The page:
Fighting common regional threats: Maintaining regional stability and security is a common benefit for Iran and Russia. Therefore, both countries have been especially concerned about any jeopardy to regional stability and security from Afghanistan to Central Asia, Caspian basin, South Caucasus, and the Middle East, especially Iraq and Syria. Tehran and Moscow have been also feeling concerned about the US plan to expand its anti-missile defense umbrella, eastward expansion of the NATO, and the spreading threat of terrorism. Although increased military cooperation between Iran and Russia will not be possibly adequate to address all these threats, it can be effective in reducing threats. In this regard, good understanding on the part of Iran about the ongoing developments in Afghanistan, Iraq and Syria and the activities of the Islamic State terrorist group, on the one hand, combined with Russia’s intelligence and military capabilities, on the other hand, can serve to effectively rein in such escalating threats. Both countries have already had irregular military cooperation, but the recent military agreement can provide a good ground for more regular military collaboration between Tehran and Moscow.

Bolstering political and geopolitical influence: It cannot be denied that Russia is worried about possible achievement of a comprehensive nuclear agreement by Iran and the West, as a consequence of which Moscow will lose a lot of the political influence and geopolitical advantages arising from Iran's hostility with the West. This issue, has been certainly one of the reasons behind recent steps taken by Russia to bolster military cooperation with Iran in order to fend off possible future losses. This is true as one of the major advantages of military agreements is increased political and geopolitical influence that follows conclusion of such agreements. Therefore, some Russia experts believe that geopolitical aspects of Mr. Shoigu’s Tehran visit are much more important than its technical aspects. They have emphasized that due to aggressive geopolitical approach that the West has taken to Russia, strengthening Russia’s relations with countries that share ideas with Moscow will be instrumental in preventing further advances by the West. On the other hand, one of the points covered by the new agreement has been facilitation of berthing for military vessels of the two countries in each other’s ports. Therefore, Russia hopes that by receiving permits from Iran, it would be able to revive its presence in the Persian Gulf, which had been effectively ended since 1946. This issue will certainly play an important part in increasing international prestige of Russia.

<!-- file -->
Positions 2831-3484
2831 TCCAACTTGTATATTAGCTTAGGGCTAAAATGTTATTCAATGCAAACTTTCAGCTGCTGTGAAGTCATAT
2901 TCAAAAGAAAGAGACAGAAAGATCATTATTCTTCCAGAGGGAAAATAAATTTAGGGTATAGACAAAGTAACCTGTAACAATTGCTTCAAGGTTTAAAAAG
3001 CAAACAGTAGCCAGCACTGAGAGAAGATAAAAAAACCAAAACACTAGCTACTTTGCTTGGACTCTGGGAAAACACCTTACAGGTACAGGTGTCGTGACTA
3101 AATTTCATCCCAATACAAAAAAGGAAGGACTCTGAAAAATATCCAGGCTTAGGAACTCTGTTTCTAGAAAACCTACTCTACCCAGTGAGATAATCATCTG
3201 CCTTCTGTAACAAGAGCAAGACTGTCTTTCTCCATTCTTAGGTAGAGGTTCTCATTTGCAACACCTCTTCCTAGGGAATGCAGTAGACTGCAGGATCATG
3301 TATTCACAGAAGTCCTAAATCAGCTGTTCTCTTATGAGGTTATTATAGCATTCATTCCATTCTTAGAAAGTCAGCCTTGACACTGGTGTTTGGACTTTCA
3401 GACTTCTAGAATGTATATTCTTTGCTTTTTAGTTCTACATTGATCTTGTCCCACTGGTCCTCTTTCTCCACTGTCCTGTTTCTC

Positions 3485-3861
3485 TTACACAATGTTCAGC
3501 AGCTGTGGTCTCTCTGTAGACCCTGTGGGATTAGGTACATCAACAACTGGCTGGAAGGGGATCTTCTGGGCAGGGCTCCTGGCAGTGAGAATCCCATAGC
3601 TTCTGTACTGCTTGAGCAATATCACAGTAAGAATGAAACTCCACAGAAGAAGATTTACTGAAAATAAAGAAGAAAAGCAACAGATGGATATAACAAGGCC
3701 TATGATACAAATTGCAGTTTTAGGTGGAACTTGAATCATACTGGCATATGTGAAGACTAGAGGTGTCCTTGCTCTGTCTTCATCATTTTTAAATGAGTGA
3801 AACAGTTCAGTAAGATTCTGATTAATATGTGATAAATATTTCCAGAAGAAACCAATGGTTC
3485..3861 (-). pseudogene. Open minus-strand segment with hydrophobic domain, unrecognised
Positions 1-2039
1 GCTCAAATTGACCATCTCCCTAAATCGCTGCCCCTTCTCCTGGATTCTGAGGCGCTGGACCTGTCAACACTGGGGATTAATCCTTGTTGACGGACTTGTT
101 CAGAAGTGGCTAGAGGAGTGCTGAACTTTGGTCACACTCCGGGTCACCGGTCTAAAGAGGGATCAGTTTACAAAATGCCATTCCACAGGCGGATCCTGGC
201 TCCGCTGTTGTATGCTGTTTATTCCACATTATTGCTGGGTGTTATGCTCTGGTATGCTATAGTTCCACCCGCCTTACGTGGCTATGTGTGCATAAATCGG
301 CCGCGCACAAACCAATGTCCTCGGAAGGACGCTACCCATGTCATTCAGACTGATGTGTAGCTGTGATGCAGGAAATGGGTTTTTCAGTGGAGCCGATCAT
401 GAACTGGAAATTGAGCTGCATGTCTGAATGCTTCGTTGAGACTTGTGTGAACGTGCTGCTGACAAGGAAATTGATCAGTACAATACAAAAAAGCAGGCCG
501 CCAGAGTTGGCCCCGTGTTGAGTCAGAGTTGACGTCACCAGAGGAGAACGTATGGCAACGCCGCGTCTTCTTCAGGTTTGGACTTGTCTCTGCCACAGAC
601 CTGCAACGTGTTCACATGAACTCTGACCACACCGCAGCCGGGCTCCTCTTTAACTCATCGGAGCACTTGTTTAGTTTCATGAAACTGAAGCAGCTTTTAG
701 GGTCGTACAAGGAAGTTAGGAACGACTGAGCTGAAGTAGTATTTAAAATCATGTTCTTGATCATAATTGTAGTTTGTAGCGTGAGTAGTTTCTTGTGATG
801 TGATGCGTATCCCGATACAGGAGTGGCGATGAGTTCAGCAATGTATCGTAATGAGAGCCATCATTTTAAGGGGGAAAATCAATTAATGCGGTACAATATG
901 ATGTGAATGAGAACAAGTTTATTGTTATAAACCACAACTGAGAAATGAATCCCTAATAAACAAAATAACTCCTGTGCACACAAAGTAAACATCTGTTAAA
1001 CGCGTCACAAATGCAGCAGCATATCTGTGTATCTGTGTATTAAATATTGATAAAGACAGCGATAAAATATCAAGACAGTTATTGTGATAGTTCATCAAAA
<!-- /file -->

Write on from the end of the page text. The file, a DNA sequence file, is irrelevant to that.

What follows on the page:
Economic benefits: Increased sale of weapons for the strengthening of Russian military industries and earning more money at a time that global oil prices are at historical lows, should be considered as one of the most important goals of the recent military agreement signed between Tehran and Moscow. Russia has already signed similar contracts with Egypt, India and a number of Latin American countries. Russian media have been putting emphasis on Iran's need to renovate its military industries, stipulating that Russia should take the best advantage of this opportunity and export even modern jet fighters to Iran, thus, consolidating its control over the Iranian weapons market. The visit by Mr. Shoigu to India after his trip to Iran and the efforts he made to pave the way for selling more armaments to New Delhi put the rubberstamp on the fact that economic reasons underlie Russia’s military agreements with other countries. However, since Iran has already mastered certain areas of military technology and is capable of building missiles similar to S-300 system, the country is now looking for more modern weaponry. As a result, Tehran has proposed to join hands with Russia to produce modern weapons and pave the way for the transfer of Russia’s advanced military technology to Iran. In doing so, Iran is clearly indicating that it has no plan to turn into a mere customer of Russian weapons.

Impediments